Bangladesh v England Second Test In-running Betting: England in grave peril

A lead of 200 on the Dhaka pitch is the equivalent of 400 everywhere else
A lead of 200 on the Dhaka pitch is the equivalent of 400 everywhere else

Ed Hawkins analyses the pitch to advise punters as the second Test from Dhaka draws to a likely thrilling conclusion...

"If England don’t know it already, they soon will: batting last on this wicket will probably be the most treacherous encounter of their entire careers."

If batsman dream of white, sun-kissed pitches flatter than a bowling alley and fast men of green-tinged tracks with more undulations than the valleys, what do spinners hold in their most glorious reverie?

It is a fair chance they would point to the image of the wicket on day one of the final Test in Dhaka and say "Yes! That's the one." It's dry, it's dusty, it has tufts of parched grass for grip and cracks which can open up and swallow batsmen with the most reliable of reputations.

Considering Moeen Ali took five wickets on the first day it will not be long before the contest becomes a paradise for the eight spinners on the two sides and hell for everybody else. Indeed, in no time at all it could even become a farce.

Mind you, only if England go on to lose. The moaning will be long and loud from pundits and ex-players of England persuasion that the 'doctoring' of wickets by a home team should not be allowed.

It doesn't matter that England's own home record has been, by and large, constructed on the very bowler-friendly surface described in the first sentence.

Bangladesh have produced a wicket which does two things. First, and most obviously, it suits spin bowlers. Or to be more precise, their spin bowlers. And second, they have produced a wicket which narrows the gulf in class between two sides. It could make for a thrilling, topsy-turvy encounter. A wonderful Test match. And if that transpires, bravo.

The home team are quite within their rights to help themselves (why, on earth, would they do anything else?) and at the close of play on day one their twirlymen were beginning to tweak and spin deep into the minds of the English batsmen. If England don't know it already, they soon will: batting last on this wicket will probably be the most treacherous encounter of their entire careers.

The market knows, too. Bangladesh are 2.942/1 for victory. In ordinary circumstances they would be treble the odds after posting 220. England are 1.654/6 and the draw, utterly irrelevant, is 17.016/1.

Before the match we believed that the toss would be key because we were sure that the wicket would break up like a digestive biscuit under a size 10. And that meant the toss would be key. We have seen nothing to change our mind.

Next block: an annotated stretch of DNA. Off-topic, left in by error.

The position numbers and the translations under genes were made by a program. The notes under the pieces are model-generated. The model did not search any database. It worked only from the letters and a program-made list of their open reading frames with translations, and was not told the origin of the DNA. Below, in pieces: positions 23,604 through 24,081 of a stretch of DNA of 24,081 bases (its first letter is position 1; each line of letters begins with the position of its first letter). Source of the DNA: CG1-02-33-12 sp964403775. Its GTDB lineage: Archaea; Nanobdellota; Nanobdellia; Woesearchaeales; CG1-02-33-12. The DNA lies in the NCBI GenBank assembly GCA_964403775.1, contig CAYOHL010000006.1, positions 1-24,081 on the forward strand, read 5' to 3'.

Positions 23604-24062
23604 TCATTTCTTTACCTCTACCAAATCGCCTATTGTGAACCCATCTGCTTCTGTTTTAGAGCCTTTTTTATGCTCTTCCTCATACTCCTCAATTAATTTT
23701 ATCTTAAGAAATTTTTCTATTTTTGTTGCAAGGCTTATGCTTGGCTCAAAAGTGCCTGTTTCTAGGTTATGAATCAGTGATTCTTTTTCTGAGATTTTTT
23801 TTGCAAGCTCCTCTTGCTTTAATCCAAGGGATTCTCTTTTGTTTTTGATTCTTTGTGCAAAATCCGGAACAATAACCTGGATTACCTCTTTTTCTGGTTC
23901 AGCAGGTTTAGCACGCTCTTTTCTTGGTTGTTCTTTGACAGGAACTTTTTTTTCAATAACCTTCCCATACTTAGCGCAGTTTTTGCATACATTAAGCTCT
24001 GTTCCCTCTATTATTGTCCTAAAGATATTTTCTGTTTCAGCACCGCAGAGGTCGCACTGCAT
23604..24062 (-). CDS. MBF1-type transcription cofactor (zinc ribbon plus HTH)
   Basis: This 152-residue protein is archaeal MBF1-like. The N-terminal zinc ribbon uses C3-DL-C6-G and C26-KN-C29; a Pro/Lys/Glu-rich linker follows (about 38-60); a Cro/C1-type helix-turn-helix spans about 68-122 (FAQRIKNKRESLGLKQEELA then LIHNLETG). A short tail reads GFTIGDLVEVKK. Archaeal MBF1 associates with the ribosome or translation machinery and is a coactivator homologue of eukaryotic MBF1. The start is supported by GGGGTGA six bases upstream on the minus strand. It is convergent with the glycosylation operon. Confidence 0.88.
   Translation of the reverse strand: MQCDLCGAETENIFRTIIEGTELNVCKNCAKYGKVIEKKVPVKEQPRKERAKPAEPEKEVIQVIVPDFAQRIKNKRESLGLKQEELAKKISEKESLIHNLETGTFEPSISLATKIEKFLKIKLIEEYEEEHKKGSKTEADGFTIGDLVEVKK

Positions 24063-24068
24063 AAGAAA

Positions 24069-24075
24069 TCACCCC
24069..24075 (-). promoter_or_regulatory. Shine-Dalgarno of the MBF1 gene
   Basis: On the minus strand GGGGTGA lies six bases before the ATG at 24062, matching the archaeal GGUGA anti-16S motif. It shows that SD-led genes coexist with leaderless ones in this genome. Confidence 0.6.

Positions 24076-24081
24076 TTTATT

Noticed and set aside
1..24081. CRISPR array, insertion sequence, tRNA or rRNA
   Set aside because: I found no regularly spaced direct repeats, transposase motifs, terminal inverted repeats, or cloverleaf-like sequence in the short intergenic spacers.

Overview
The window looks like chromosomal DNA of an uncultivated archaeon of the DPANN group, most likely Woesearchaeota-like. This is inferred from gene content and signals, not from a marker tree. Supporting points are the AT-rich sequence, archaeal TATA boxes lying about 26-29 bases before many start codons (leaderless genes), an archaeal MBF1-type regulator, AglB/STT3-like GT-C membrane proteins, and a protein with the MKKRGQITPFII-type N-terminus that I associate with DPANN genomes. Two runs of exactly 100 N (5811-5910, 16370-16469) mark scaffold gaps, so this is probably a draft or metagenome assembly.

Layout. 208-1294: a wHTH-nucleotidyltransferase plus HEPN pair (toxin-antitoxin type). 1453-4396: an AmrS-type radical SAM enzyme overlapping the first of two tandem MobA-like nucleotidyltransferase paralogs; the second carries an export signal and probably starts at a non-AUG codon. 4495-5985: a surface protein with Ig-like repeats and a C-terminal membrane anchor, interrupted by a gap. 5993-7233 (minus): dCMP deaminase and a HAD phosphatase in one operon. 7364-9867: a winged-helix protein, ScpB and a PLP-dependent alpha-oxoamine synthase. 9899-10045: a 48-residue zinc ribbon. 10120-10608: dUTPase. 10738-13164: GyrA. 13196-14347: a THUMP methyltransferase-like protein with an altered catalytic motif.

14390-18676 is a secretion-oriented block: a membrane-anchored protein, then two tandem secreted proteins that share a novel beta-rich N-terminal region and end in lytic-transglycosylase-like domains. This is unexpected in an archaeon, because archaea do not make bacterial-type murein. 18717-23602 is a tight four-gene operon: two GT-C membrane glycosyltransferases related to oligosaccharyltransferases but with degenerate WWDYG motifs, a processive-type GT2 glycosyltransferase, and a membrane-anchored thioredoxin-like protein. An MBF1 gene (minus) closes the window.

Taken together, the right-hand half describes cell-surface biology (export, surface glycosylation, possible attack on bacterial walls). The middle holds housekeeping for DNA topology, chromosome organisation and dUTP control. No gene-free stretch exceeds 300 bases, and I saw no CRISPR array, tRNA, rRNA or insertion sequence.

And seeing, most of the time, is believing. Look with your own eyes at that Dhaka pitch and tell me that a lead of 200 in the final innings will not be worth the equivalent of 400 anywhere else.

That is a more reliable strategy than statistics on this occasion. There is not a huge file of evidence that backs up the assertion that it will turn square, bite and fizz. But that's because the only side to have batted last on it since England's visit in 2010 - save for Pakistan - is poor old Bangladesh.

The scores in the last innings are as follows: 221/107/250/269-3/167/107-3(Pakistan)/278. Those totals are a bit bigger for what you would expect for a last-innings wicket on the sub-continent. And although they are not big enough for absolute conviction that a team will not be rolled, run-making could hardly be described as serene.

Shakib-al-Hasan and Mehedi Hasan had already claimed three cheap wickets in England's reply and by the time you read this they are likely to have picked up more. England batsmen in the fourth will be wary that, sooner or later, Shakib or the teenage prodigy will send one down with their name on. And if Shakib or Mehedi don't get you, Shuvagata Hom, Taijul Islam or Mahmudullah will.

It is not Bangladesh's ability to take 20 wickets then which should concern punters. It is what they do in the third innings. Presuming England manage to scratch and scrap to parity it is where the game will be decided.

As much as England will be threatened by collapse, Bangladesh will too. It would not be fantasy to reckon they too could be knocked over for something paltry and 180 will be a minimum with both sides being equal.

In third-innings at Dhaka since 2010, Bangladesh's four scores read: 312/285/234/269-3/250. A repeat of any of those (again with the caveat that England are level), would surely mean victory was theirs.

But this is Bangladesh. We cannot rely on their batting. Nor can they. They should have won game one when in a position of strength. And as if we needed further reminders of their ability to implode, they lost their last nine wickets for 49.

It would be smart to expect the odds to spin as much as the ball. And we can reckon Bangladesh will trade as short - and shorter - as England are now.

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